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gamma, the third letter of the Greek alphabet, often used to indicate the third member of a series, such as the γ chain of hemoglobin. See also terms beginning gamma.
the third letter of the Greek alphabet, γ, used in names of chemical compounds to distinguish one of three or more isomers or to indicate the position of substituting atoms or groups.
gamma chain disease a type of heavy chain disease that resembles a malignant lymphoma, with symptoms of lymphadenopathy, hepatosplenomegaly, and recurrent infections.
1. a class of plasma proteins composed almost entirely of immunoglobulins, the proteins that function as antibodies. Production of gamma globulin may be increased in the body when there is invasion by harmful microorganisms. An abnormal amount in the blood, a condition known as hypergammaglobulinemia, may be indicative of a chronic infection or certain malignant blood diseases. There is also a rare condition, agammaglobulinemia, in which the body is unable to produce gamma globulin; patients suffering from this are extremely susceptible to infection and must be given frequent injections of gamma globulin serum.
2. immune globulin.
gamma rays (γ-rays) electromagnetic emissions from radioactive substances; they are similar to and have the same general properties as x-rays but are produced through the disintegration of certain radioactive elements. They consist of high energy photons, have short wavelengths, and have no mass and no electric charge. Gamma rays are sometimes used in the treatment of deep-seated malignancies (see radiation therapy).
Miller-Keane Encyclopedia and Dictionary of Medicine, Nursing, and Allied Health, Seventh Edition. © 2003 by Saunders, an imprint of Elsevier, Inc. All rights reserved.
1. Third letter in the Greek alphabet, gamma.
2. In chemistry, denotes the third in a series, the fourth carbon in an aliphatic acid, or position 2 removed from the α position in the benzene ring.
4. Symbol for photon. For terms having this prefix, see the specific term.
1. Third letter of the Greek alphabet, γ.
2. A unit of magnetic field intensity equal to 10-9 T.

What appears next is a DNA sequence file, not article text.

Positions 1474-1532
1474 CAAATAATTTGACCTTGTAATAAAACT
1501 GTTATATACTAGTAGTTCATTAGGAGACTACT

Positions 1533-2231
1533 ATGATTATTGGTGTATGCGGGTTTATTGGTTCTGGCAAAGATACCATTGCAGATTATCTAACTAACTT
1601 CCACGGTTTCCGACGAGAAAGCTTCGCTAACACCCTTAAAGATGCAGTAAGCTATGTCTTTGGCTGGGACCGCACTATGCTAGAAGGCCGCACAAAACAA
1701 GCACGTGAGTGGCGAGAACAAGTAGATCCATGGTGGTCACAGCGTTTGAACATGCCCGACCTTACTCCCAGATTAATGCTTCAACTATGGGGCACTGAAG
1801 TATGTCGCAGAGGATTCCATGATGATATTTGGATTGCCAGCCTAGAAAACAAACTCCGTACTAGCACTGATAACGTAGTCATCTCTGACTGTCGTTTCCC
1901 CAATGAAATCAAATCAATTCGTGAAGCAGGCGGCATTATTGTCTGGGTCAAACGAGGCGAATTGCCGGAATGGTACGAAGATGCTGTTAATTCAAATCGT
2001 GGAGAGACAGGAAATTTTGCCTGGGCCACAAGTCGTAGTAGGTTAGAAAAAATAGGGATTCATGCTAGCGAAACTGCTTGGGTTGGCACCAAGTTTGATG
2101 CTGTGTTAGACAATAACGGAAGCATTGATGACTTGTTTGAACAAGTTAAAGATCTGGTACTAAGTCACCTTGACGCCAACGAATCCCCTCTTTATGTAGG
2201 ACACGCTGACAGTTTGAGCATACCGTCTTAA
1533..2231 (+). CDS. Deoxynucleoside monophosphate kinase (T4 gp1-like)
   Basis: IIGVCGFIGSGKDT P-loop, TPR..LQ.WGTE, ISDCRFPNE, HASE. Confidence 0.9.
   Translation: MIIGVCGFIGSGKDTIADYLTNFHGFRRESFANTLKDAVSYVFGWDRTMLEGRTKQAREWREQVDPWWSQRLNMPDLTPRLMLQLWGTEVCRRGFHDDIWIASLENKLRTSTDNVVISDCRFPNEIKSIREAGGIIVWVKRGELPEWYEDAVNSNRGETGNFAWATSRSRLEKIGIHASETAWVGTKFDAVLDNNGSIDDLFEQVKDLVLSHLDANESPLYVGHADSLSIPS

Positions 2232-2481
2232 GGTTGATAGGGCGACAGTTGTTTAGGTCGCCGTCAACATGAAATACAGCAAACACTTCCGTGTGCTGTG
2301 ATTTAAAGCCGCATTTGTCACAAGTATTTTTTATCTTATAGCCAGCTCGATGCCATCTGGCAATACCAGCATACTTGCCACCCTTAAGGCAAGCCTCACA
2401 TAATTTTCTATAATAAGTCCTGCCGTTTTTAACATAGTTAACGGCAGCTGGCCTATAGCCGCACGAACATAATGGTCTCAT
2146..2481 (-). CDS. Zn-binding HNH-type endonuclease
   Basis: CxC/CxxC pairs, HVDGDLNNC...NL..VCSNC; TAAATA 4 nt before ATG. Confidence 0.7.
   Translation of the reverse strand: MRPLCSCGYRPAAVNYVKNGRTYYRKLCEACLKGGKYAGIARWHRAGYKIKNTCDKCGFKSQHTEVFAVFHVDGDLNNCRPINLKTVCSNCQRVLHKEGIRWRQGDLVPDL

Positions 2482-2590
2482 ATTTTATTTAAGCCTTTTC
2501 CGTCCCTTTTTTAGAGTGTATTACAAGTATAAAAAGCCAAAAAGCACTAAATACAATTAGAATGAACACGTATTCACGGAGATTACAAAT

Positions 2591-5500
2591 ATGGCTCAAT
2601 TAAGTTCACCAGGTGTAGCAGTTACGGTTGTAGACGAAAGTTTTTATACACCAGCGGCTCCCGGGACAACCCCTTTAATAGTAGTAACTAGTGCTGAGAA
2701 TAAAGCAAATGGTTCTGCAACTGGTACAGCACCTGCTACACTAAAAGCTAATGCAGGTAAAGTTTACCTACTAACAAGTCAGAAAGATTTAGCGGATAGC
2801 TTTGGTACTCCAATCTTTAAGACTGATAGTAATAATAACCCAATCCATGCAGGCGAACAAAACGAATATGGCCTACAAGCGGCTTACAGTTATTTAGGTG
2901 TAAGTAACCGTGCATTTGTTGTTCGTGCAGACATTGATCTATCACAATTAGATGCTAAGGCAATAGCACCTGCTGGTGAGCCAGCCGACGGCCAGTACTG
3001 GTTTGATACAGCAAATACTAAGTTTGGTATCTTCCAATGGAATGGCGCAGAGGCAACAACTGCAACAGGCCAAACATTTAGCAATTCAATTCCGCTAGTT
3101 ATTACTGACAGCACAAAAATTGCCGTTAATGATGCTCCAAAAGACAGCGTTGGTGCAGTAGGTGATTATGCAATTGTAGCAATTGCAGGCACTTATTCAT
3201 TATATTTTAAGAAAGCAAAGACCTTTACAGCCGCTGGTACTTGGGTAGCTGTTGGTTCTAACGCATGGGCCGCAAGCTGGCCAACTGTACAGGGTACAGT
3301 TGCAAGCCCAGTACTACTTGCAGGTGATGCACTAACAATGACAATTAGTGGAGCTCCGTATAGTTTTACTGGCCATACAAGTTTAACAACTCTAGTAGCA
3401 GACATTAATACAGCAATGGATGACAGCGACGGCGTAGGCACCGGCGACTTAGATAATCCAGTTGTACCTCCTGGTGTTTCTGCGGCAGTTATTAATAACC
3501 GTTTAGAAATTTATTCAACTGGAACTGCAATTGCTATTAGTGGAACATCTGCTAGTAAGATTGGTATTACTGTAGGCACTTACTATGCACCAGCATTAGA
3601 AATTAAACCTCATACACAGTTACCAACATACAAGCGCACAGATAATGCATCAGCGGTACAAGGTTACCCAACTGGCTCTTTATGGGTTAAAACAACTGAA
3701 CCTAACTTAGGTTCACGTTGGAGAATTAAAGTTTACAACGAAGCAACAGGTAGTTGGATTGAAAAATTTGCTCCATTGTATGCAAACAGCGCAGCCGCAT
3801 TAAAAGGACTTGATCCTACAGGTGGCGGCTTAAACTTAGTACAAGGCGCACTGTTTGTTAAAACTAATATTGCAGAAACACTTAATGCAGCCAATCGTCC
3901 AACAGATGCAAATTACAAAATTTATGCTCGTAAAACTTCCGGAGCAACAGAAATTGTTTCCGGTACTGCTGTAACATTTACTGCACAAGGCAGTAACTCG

Farlex Partner Medical Dictionary © Farlex 2012
gamma(1) Microgram; 10-6g.
(2) An obsolete, non-SI (International System) unit of magnetic field strength equal to 0.795/0.775 ampere/m.
Segen's Medical Dictionary. © 2012 Farlex, Inc. All rights reserved.
gammaγ Symbol for:
1. Heavy chain of immunoglobulin G–IgG.
2. Hemoglobin monomeric chain.
4. The 3rd carbon in an aliphatic organic molecule Genetics A value calculated by the ratio between synonymous DNA mutations, which don't result in a different amino acid being translated from a codon, and nonsynonymous mutations–which result in a different amino acid being encoded Imaging A measure of contrast 1. Film–The slope of the density vs. exposure curve 2. Electronic display terminology–The slope of the brightness distribution curve; a large gamma indicates a steep slope and high contrast.
McGraw-Hill Concise Dictionary of Modern Medicine. © 2002 by The McGraw-Hill Companies, Inc.
Abbreviation for activity coefficient;
1. Gamma (q.v.).
1. Third letter in the Greek alphabet.
2. chemistry The third in a series, the fourth carbon in an aliphatic acid, or position 2 removed from the α position in the benzene ring.
3. Symbol for 10-4 gauss.
4. For terms with the prefix γ, see the specific term.
Medical Dictionary for the Health Professions and Nursing © Farlex 2012
gammaThe third letter of the Greek alphabet. Often used in medicine to denote a particular class.
Collins Dictionary of Medicine © Robert M. Youngson 2004, 2005
gamma(y) radiation electromagnetic radiation of shorter wavelength and higher energy than X-RAYS. See ELECTROMAGNETIC SPECTRUM.
Collins Dictionary of Biology, 3rd ed. © W. G. Hale, V. A. Saunders, J. P. Margham 2005
Third letter in the Greek alphabet, gamma; photon.
Medical Dictionary for the Dental Professions © Farlex 2012